believes that entrepreneurs have no age limit, which is why their mission is to challenge elementary and middle school children to develop entrepreneurial skills even at a young age. Their programs promote financial responsibility, leadership and teamwork while showing children that they have bright futures in a growing global economy.

Three Programs

Through three diverse programs, teaches students what they need to succeed in today's world. All three programs include information on entrepreneurship, business, and the need for financial responsibility while also providing a strong background in collaboration, leadership and creativity. Students work on real-world problems in a team setting. The programs are designed for students in grades three through eight, but are also designed to be used in non-classroom settings such as after-school programs or summer camps.

The flagship program, Bizworld, teaches the basics of the program in a project-based learning environment. Students learn how to start their own business, from funding the initial concept to running the company. Bizwiz teaches children in grades five through eight the importance of money management and investment by allowing them to create their own investment portfolio while working in teams. The newest program, Bizmovie, allows students to explore the basics of entrepreneurship and business through technology as they create their own animated movie.

Bizworld helping children

Recent Expansion

In November 2014, announced that it had expanded their programs into three additional countries: Denmark, Mexico, and the United Kingdom. In addition the program is offered in India, Ireland, Italy, and the Netherlands.'s international partners use their knowledge of culture, language, educational systems, contacts and norms to provide the skills students need to succeed. In Denmark, the Danish Government lottery funds started the effort while two successful entrepreneurs started the programs in Mexico.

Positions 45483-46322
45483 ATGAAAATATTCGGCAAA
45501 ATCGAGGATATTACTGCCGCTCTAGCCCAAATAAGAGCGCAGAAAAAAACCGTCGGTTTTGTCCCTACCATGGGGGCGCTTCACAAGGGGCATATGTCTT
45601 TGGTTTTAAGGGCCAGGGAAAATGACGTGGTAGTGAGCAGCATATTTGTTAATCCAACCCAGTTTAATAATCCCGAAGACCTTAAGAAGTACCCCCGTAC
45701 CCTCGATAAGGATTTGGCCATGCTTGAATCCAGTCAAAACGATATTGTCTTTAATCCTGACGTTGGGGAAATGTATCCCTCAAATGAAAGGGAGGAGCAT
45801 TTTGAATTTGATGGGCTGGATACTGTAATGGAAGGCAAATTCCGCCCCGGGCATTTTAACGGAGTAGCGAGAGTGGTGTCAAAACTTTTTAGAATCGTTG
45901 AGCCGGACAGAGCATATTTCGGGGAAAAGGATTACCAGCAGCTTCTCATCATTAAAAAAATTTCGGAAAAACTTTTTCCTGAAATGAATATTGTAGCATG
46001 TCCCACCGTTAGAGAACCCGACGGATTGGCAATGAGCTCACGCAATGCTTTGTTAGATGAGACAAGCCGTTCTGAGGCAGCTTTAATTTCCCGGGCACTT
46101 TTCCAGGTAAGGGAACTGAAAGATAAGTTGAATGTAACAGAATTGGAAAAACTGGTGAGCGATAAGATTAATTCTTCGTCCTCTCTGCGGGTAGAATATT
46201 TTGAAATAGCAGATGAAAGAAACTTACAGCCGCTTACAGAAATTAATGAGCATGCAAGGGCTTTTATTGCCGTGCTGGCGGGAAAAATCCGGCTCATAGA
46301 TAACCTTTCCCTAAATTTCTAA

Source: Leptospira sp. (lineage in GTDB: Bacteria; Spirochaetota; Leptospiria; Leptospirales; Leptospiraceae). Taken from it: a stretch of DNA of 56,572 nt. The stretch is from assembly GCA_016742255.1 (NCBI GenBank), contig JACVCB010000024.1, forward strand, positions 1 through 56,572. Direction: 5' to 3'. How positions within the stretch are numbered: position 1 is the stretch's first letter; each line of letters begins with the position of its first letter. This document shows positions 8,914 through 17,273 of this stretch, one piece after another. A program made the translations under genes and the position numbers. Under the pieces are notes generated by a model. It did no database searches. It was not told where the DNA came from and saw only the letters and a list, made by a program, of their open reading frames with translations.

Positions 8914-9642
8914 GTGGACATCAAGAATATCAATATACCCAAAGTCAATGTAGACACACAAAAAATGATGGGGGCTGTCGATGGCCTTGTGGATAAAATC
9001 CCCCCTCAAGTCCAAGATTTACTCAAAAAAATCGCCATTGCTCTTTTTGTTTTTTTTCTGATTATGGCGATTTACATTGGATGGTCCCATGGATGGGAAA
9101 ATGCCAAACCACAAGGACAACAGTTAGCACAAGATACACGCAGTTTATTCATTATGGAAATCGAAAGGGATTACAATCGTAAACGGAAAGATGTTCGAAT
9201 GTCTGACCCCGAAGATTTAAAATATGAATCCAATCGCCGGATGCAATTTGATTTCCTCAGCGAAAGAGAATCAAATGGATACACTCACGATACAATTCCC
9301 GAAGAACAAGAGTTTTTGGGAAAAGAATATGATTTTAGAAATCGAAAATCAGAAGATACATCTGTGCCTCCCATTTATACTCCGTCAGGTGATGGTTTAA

Children in Need

Since its inception in 1997, has demonstrated their concepts to more than 500,000 students, with more than 31,000 reached in the 2013-14 school year alone. After completing the programs, 97 percent of classes show increased knowledge in business, entrepreneurship and finance. The most important fact, however, is that 57 percent of the programs are taught in low-income schools where children too often are unaware of their potential. In addition, 44 percent of programs are taught in Title I schools, further reaching children who are underprivileged and may struggle with achieving goals. Of the teachers that have participated in the program, 95 percent say that the programs helped students improve in math, language, economics and social science as it helped them connect those subjects with real-world situations. At least 97 percent say that students learned to work better together and 93 percent said that students who participated developed better critical thinking skills.

Pre- and Post-Assessment

One of the requirements of the program is that children undergo a pre- and post-assessment. The results showed that 96 percent of classes participating increased their scores and that low-income students showed the most improvement with an increase of 76 percent on average in score between the pre-and post-assessment.

Amber's Snuggle Pillow

Only seven years old when she came up with the concept of the Snuggle Pillow, a pillow with a pouch for a stuffed animal, Amber Van Rooij of Holland was inspired by what she learned through In 2009, Amber submitted her idea to a Dutch television show designed for young entrepreneurs, becoming a finalist on the show. The pillow drew the attention of an executive at Happy Horse who introduced the concept. Today, the pillows are made by Dommelin and are available online in both boy or girl versions. The pillows have a handle to make them easy to carry and a tag to write the child's name.


Amber is just one success story that demonstrates how successful is at changing the lives of children throughout the world. With many low-income students unaware of the potential for success, gives allows them to begin setting goals that could lead them into the world of business, finance and entrepreneurship that they were unaware existed prior to entering the program.